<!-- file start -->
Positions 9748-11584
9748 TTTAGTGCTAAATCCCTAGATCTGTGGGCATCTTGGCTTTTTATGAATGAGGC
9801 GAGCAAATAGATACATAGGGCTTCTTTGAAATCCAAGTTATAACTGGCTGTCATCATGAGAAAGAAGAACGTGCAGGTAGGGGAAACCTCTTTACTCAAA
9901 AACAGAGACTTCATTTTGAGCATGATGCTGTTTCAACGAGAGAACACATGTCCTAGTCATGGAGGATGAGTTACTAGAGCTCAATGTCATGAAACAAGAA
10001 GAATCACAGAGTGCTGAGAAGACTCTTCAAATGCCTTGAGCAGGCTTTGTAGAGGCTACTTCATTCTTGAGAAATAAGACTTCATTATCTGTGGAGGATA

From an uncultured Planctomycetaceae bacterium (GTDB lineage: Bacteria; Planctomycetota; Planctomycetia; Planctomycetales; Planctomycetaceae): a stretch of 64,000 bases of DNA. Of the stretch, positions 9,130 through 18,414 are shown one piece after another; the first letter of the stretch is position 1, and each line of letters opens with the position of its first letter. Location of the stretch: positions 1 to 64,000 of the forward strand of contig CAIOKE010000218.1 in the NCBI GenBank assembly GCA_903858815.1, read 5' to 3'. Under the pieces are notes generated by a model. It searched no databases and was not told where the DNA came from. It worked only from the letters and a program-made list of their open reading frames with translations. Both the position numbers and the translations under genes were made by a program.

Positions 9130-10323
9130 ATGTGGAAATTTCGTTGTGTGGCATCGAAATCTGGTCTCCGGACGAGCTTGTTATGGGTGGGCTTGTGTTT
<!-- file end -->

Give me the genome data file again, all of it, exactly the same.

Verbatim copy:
Positions 9748-11584
9748 TTTAGTGCTAAATCCCTAGATCTGTGGGCATCTTGGCTTTTTATGAATGAGGC
9801 GAGCAAATAGATACATAGGGCTTCTTTGAAATCCAAGTTATAACTGGCTGTCATCATGAGAAAGAAGAACGTGCAGGTAGGGGAAACCTCTTTACTCAAA
9901 AACAGAGACTTCATTTTGAGCATGATGCTGTTTCAACGAGAGAACACATGTCCTAGTCATGGAGGATGAGTTACTAGAGCTCAATGTCATGAAACAAGAA
10001 GAATCACAGAGTGCTGAGAAGACTCTTCAAATGCCTTGAGCAGGCTTTGTAGAGGCTACTTCATTCTTGAGAAATAAGACTTCATTATCTGTGGAGGATA

From an uncultured Planctomycetaceae bacterium (GTDB lineage: Bacteria; Planctomycetota; Planctomycetia; Planctomycetales; Planctomycetaceae): a stretch of 64,000 bases of DNA. Of the stretch, positions 9,130 through 18,414 are shown one piece after another; the first letter of the stretch is position 1, and each line of letters opens with the position of its first letter. Location of the stretch: positions 1 to 64,000 of the forward strand of contig CAIOKE010000218.1 in the NCBI GenBank assembly GCA_903858815.1, read 5' to 3'. Under the pieces are notes generated by a model. It searched no databases and was not told where the DNA came from. It worked only from the letters and a program-made list of their open reading frames with translations. Both the position numbers and the translations under genes were made by a program.

Positions 9130-10323
9130 ATGTGGAAATTTCGTTGTGTGGCATCGAAATCTGGTCTCCGGACGAGCTTGTTATGGGTGGGCTTGTGTTT